This doesn’t mean that you need to avoid all conventionally grown fruits and vegetables. Many of them have low levels of pesticides. The trick is to pay attention to fruits with high pesticide levels, which include pears.
For pears, along with cherries, strawberries, grapes, and nectarines, it’s best to look for the organic version whenever you can.
Are Pears Keto Friendly?
Fruit is always tricky on a keto diet. After all, it can be relatively high in sugar, which isn’t what you want when you’re keeping your carbs low. Yet, fruit is also important, as it contains plenty of fiber and some antioxidants that are hard to find elsewhere.
Pears are towards the high end when it comes to carbs. You get 12 net grams of carbs per 100 grams of pear. This is fewer carbs than in bananas, grapes, and mango, but more than in peaches, oranges, and most berries.
You can still eat pears on a keto diet, but only if you keep your portion sizes small and have enough leeway in your carb intake. Most of the time. though, pears aren’t worth the bother. You’ll get similar benefits from fruits with fewer digestible carbs.
Types Of Pears
As you might expect, there are plenty of different pear varieties. However, they all fall into two categories – European and Asian.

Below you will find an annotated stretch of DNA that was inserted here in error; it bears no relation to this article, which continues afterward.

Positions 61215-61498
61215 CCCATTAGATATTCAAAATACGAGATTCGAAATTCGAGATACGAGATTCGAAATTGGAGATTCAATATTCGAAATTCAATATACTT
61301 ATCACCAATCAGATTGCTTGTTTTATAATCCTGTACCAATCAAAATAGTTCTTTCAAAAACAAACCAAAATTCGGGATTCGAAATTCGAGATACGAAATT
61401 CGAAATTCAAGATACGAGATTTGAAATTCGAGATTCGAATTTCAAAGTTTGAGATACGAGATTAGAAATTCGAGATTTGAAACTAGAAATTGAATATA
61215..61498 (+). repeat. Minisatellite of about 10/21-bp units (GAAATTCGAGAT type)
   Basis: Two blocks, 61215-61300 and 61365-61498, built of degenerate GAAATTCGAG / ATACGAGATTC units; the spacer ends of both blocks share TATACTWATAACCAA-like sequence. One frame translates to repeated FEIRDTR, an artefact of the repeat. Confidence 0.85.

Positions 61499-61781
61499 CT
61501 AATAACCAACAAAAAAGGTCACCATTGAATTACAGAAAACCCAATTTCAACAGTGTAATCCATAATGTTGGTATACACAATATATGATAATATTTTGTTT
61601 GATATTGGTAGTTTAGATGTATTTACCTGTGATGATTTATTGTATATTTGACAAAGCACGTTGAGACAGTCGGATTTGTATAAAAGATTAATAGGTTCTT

European pears should be instantly familiar, as these have the shape that we all recognize (heavy at the bottom with curves) and have smooth skin.
Asian pears, on the other hand, look more like apples at first glance, rather than pears. Their texture and flavor are noticeably different than European pears, although both types are delicious.
Some key types of pears to look out for include Forelle, Bosc, Anjous, and Nashi. Each type goes by multiple names, just to be confusing, although you can easily experiment with different types until you find your favorites.
Despite differences in appearance and flavor, the nutritional profile is similar across all types of pears. As such, you’ll see the same benefits and risks regardless of the type you choose.
Can You Be Allergic To Pears?
Pear allergies are incredibly uncommon, to the point that doctors sometimes use pears as a bridge to get children through other fruit allergies. Despite this, pear allergies are still possible.
As with most allergies, symptoms range from minor to severe, including diarrhea, wheezing, itching, and swelling of the face. Anaphylaxis is also possible in severe cases.